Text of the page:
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So I wrote this function in C using sscanf:

int parse_charstar(char *pointah)
{
    int numbeh;
    int retaahn = sscanf(pointah,"%*[^0123456789]%d",&numbeh);   

    printf("\n prent deeh numbeeh %d \n",numbeh);

    return numbeh;
}

I want to get a number out of a string if there, for eg.

"hello 121"
number: 121

Currently using the above I'm getting garbage values, can someone help?

EDIT:

So I found something interesting today. Apparently, this is what was happening!

My code was never wrong to begin with as pointed out by luoluo and dasblinkenlight.

Problem was how I was calling the program. I'm on linux.

I was calling it as:

parse_charstar("1000");

Output:

prent deeh numbeeh -1634553883

I tried:

parse_charstar(" 1000 "); // added spaces

Output?

prent deeh numbeeh 1000

Spot on.

Now can someone tell me why this happens?

EDIT!!!

Hell with it guys, use strtol , its made for this stuff.

http://www.cplusplus.com/reference/cstdlib/strtol/

Code copied shamelessly from the above page:

#include <stdio.h>      /* printf */
#include <stdlib.h>     /* strtol */

int main ()
{
  char szNumbers[] = "2001 60c0c0 -1101110100110100100000 0x6fffff";
  char * pEnd;
  long int li1, li2, li3, li4;
  li1 = strtol (szNumbers,&pEnd,10);
  li2 = strtol (pEnd,&pEnd,16);
  li3 = strtol (pEnd,&pEnd,2);
  li4 = strtol (pEnd,NULL,0);
  printf ("The decimal equivalents are: %ld, %ld, %ld and %ld.\n", li1, li2, li3, li4);
  return 0;
}
8
  • 5
    Works as expected on my machine..
    – luoluo
    May 3, 2017 at 2:06
  • %*[^0123456789]%d may not do what you want. If I am not mistaken, you need to read a single digit.
    – sjsam
    May 3, 2017 at 2:07
  • 1
    @sjsam I think he wants to skip anything that isn't a digit, then read an integer... which is what that does.
    – Dmitri
    May 3, 2017 at 2:09
  • 2
    This works like a charm: demo. The format string can be simplified to "%*[^0-9]%d" May 3, 2017 at 2:15
  • What's with the "namez" of the variables? May 3, 2017 at 3:16

2 Answers 2

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A more restricted version of your sscanf would be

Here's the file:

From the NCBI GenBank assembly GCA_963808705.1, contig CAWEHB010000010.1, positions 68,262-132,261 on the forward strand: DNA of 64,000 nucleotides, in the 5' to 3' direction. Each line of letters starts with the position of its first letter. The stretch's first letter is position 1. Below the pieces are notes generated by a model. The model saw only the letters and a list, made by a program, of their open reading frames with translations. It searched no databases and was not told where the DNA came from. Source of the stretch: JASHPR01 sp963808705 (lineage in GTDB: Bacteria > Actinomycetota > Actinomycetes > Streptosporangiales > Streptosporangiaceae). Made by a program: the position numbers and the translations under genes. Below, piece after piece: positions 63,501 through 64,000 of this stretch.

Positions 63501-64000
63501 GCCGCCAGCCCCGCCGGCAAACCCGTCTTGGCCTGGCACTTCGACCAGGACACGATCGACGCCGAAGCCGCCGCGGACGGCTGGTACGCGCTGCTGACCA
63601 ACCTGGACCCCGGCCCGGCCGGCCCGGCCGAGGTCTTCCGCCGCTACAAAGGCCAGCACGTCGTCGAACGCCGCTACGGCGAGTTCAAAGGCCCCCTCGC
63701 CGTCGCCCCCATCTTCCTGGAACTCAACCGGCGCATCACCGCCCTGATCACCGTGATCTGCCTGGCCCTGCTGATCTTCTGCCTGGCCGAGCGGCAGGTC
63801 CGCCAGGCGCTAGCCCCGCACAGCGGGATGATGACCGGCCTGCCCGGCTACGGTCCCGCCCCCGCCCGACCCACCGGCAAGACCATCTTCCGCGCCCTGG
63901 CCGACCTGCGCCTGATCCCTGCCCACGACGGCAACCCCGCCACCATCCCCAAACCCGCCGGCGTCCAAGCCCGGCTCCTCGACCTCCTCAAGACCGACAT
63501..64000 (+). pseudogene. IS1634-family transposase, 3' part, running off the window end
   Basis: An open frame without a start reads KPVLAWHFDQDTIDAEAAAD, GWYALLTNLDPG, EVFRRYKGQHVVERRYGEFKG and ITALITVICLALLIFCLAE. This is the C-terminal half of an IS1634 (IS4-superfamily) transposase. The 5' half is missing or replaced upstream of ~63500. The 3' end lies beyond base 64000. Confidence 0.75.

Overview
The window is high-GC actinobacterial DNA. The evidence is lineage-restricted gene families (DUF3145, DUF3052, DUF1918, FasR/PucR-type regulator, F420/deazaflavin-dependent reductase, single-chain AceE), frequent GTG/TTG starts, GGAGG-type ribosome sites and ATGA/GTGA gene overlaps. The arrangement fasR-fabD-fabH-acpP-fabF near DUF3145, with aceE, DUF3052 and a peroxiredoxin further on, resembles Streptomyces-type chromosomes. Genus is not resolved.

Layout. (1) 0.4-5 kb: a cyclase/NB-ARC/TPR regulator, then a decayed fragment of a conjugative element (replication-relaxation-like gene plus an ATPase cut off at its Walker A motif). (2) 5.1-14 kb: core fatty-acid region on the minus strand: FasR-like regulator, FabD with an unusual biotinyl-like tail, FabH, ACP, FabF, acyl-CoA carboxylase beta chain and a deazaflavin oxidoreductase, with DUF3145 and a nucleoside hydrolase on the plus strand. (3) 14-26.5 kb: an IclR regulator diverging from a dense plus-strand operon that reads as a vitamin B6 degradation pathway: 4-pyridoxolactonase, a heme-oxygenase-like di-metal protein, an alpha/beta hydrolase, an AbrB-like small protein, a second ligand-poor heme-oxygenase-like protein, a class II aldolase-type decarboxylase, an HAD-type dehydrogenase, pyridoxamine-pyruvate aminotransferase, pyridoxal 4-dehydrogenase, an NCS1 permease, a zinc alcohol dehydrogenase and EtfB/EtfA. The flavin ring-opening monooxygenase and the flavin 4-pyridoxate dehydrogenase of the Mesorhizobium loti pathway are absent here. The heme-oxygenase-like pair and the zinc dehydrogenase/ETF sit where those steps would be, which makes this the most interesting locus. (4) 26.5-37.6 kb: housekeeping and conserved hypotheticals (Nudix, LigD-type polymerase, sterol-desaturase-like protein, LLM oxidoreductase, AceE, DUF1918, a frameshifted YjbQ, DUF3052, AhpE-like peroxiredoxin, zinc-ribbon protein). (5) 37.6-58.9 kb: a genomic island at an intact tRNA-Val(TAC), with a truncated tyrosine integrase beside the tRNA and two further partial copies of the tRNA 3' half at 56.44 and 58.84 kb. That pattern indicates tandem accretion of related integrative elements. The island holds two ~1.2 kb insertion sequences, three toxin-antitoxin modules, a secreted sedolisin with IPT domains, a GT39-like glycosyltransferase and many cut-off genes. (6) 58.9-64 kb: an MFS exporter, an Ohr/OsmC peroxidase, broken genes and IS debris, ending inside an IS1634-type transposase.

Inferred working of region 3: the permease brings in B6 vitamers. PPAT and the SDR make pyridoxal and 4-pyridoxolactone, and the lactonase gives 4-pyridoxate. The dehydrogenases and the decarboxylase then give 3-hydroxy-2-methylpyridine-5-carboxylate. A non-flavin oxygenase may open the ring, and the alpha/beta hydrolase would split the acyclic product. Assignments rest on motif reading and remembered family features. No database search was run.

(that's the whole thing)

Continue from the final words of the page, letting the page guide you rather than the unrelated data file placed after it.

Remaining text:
int retaahn = sscanf(pointah,"%*[^0-9]%d%*[^0-9]",&numbeh);

Note that this doesn't change anything in your format string. I have just used 0-9 to mention the range and added a second %*[^0-9] to make things more explicit.

Currently using the above I'm getting garbage values, can someone help?

Probably because you're not passing the right arguments to the function. Just do a

printf("pointah : %s\n",pointah);

to see what is passed or set breakpoints and debug your program.

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  • 0-9 vs. 0123456789 is tighter code but less portable. Using - for a range is implementation defined behavior. Rarely is this an problem though May 3, 2017 at 12:18
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So since my code was never wrong, it turns out my problem was how I was calling this function.

This is how I solved it:

I was calling it as:

parse_charstar("1000");

I tried:

parse_charstar(" 1000 "); // added spaces

And it worked!

Check my edit above for more!!

2
  • The is why I was asking what value was retaahn as that would bring to light the unexpected result. May 3, 2017 at 12:20
  • Although I could not try that out, what would that have entailed? Would it have been something to do with errno?
    – astroman
    May 3, 2017 at 22:39

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